A proactive approach, coupled with properly planned and implemented safety and risk management systems can help you comply with local, state and federal PSM regulations, as well as minimize loss of life, environmental impact, equipment damage, citations and litigation.
Integrating best practices with cost-effective solutions to address program deficiencies.
Helping manage risk with facility siting studies, assessments and recommendations.
Decades of experience leading incident investigations for process industry companies.
We prepare expert opinion reports and provide expert testimony for process incident cases.
Experienced engineers who have performed LOPAs on a wide range of facilities and terminals.
Our experts are at the forefront of pipeline Process Safety Management proficiency.
Senior knowledgeable process safety engineers prepare, organize, lead and document PHAs.
Proven track record of performing QRAs for facilities, pipelines and transportation routes.
If your facility uses, stores, manufactures, handles, or moves flammable or highly hazardous chemicals on site above the threshold quantity (TQ), OSHA does require PSM implementation. Learn the facts about process safety management.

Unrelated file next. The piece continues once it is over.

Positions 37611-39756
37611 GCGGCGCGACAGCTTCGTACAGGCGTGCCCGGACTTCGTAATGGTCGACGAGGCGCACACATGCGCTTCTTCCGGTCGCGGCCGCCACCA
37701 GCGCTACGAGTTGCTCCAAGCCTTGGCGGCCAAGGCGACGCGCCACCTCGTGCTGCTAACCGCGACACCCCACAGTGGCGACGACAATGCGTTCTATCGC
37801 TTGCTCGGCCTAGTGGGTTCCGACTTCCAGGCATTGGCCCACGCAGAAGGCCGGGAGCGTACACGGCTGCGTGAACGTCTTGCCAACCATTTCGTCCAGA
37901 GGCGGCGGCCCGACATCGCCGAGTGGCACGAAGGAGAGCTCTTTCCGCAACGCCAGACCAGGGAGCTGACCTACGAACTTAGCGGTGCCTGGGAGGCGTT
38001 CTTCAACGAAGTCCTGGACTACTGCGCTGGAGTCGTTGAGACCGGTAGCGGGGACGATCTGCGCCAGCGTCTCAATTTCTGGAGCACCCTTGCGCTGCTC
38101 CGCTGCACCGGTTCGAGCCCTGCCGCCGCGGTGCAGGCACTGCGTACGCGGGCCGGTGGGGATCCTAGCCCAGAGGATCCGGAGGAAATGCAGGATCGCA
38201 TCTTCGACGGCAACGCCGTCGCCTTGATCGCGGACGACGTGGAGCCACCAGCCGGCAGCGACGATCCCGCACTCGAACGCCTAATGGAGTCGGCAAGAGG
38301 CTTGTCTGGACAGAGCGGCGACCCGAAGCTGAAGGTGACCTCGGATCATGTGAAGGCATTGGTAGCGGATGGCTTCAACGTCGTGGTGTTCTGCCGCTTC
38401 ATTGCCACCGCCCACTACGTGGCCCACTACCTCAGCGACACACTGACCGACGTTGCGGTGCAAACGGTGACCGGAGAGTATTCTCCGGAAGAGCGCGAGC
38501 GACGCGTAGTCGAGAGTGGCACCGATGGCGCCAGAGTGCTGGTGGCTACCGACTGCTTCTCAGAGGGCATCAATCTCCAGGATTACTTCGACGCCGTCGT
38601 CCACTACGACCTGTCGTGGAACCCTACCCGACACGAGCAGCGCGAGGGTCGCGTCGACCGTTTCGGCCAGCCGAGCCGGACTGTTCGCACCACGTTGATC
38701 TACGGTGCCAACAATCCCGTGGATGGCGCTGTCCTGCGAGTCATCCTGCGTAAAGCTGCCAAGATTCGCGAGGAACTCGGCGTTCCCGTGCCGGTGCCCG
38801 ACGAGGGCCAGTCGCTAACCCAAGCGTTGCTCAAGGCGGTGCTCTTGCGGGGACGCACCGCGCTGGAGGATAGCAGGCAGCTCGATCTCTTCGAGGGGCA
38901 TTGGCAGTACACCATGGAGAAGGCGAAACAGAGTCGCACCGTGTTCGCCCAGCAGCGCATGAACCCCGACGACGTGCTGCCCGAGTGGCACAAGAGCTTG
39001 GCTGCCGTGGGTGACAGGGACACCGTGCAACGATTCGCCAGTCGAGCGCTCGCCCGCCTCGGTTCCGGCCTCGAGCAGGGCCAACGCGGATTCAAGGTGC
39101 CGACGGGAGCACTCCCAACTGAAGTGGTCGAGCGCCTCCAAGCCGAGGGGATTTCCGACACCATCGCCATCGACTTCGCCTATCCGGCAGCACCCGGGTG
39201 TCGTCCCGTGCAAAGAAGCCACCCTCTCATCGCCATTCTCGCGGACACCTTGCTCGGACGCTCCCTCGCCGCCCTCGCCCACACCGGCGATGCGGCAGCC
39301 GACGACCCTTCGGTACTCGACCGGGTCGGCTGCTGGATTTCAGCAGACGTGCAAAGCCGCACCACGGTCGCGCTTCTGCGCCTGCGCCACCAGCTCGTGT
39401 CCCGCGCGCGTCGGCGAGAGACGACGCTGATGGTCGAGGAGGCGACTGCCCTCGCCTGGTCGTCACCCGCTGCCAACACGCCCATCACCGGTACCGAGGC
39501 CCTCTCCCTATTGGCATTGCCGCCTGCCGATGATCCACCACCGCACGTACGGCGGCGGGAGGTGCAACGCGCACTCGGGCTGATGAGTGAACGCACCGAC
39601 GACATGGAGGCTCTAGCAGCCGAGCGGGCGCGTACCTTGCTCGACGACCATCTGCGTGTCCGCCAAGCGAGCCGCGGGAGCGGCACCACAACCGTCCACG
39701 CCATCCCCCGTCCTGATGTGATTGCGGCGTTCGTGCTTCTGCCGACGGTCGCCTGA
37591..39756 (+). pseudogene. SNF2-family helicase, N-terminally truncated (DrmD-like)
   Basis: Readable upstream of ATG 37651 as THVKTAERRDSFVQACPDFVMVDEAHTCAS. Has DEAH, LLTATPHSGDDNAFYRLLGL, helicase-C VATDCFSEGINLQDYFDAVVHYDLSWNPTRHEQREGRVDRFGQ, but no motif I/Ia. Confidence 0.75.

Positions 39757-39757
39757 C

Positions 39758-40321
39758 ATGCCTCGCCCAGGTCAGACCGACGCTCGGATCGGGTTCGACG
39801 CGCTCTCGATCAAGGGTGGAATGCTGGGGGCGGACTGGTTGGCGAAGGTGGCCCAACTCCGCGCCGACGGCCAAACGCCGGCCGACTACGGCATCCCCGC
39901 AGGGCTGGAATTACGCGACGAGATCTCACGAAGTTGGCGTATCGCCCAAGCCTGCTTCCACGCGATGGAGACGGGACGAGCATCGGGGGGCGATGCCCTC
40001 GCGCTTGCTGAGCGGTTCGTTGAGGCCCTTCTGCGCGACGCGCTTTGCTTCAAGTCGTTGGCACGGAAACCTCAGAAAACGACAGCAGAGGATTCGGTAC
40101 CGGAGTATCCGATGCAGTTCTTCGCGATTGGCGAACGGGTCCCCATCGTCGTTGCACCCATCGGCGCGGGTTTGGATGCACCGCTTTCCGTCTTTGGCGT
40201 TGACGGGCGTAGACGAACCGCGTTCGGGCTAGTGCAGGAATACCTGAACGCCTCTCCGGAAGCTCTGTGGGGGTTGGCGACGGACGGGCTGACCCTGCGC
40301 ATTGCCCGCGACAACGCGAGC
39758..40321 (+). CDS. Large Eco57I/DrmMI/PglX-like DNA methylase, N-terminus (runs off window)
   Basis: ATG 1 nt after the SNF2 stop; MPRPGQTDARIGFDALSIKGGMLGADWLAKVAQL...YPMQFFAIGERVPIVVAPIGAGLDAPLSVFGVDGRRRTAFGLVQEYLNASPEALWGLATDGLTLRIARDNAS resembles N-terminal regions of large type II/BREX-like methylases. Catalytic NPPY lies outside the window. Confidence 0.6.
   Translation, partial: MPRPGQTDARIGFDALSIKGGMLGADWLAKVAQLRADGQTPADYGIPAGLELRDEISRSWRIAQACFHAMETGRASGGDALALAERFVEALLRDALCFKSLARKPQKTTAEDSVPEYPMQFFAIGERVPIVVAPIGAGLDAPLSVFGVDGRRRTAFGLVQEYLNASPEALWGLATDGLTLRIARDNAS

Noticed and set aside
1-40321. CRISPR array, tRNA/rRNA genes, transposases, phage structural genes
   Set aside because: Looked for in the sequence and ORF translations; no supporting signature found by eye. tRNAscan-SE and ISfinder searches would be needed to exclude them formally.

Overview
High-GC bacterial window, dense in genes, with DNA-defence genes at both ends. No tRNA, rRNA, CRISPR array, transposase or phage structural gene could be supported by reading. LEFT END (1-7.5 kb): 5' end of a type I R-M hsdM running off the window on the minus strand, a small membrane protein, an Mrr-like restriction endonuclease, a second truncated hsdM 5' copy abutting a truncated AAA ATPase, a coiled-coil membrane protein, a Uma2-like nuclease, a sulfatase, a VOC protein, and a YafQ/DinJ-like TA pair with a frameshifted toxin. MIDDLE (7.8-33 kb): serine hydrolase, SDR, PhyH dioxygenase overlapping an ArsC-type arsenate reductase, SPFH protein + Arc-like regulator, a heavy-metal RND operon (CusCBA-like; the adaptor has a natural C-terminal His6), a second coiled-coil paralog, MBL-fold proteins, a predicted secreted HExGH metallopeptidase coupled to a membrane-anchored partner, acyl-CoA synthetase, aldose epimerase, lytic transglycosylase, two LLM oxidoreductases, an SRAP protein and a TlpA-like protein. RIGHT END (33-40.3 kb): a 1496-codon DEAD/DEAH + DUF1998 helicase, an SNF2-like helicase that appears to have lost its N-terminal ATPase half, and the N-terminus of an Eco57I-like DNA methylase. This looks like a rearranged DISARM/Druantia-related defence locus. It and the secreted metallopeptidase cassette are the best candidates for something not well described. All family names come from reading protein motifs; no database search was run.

The chemical company of a large integrated energy company was developing a corporate standard for LOPA, which incorporated a risk ranking matrix. The company was interested in obtaining an independent review of the design of the risk matrix, and in benchmarking the underlying risk tolerability criteria with generally accepted industry norms.
Companies have implemented their process safety management programs to comply with OSHA and EPA requirements, but they continue to have accidents. Process safety management programs can meet the letter of the law, but may not be effective in preventing accidents.
The risk evaluation of a hazardous facility entails the calculation and quantification of the risk based on the Loss of Containment (LOC) scenarios identified in the Hazard Identification step as a function of the likelihood of occurrence (i.e., Frequency Analysis) and the associated impacts (i.e., Consequence Analysis). When conducting a risk-based quantitative assessment, several pieces of data need to be accounted for in order to ensure the completeness of the study: (1) infrastructures and associated population; (2) process equipment; and (3) ignition sources.
Once the required data is correctly defined, the risk evaluation allows the development of several tools: (1) Individual Risk Contours (IRC), (2) Hazard Risk Contours determined at several thresholds due to explosions, fires and hazardous dispersions, (3) Individual and Societal Risk Indices; (4) FN Curves and (5) Exceedance Curves (EC) Approach.
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